Science & safety
Agricultural biotechnology allows plant breeders to introduce genes into one plant from a wide range of living sources and/or edit a plant’s existing genes in order to enhance or develop specific crop traits. This process enables farmers to grow food, fibre and fuel more efficiently in order to meet consumer needs. It can make crops more robust against diseases, resistant to certain pests and herbicides, tolerant to drought, or more nutritious. It also has the advantage of being more targeted and rapid than conventional breeding, because only a few genes carrying known functions are inserted into the recipient genome, bypassing the need for crossing plants multiple times as required by traditional breeding. Although it is only one tool in the modern farming toolbox, agricultural biotech holds vast potential for addressing many environmental and societal challenges.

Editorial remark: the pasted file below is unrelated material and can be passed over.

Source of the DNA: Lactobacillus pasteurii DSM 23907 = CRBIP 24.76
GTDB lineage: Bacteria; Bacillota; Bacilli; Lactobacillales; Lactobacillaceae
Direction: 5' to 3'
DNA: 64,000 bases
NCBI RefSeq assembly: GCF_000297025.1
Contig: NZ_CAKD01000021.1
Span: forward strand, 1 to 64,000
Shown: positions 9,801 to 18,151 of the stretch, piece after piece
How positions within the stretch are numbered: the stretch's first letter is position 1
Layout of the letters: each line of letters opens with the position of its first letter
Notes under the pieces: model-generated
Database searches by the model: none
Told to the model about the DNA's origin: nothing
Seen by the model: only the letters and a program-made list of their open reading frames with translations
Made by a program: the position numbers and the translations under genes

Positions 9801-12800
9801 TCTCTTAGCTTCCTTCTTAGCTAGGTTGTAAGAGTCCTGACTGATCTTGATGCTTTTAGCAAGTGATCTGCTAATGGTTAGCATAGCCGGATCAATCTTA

The European Food Safety Authority (EFSA) and the European Commission, along with other academies of science and regulators around the world, including the European Academies of Science Advisory Council (EASAC), agree that genetically modified crops (GMOs) are as safe as conventionally bred crops. Since the first widespread commercialisation of GM produce 18 years ago, there has been no evidence of ill effects linked to the consumption of any approved GM crop (see related publication below).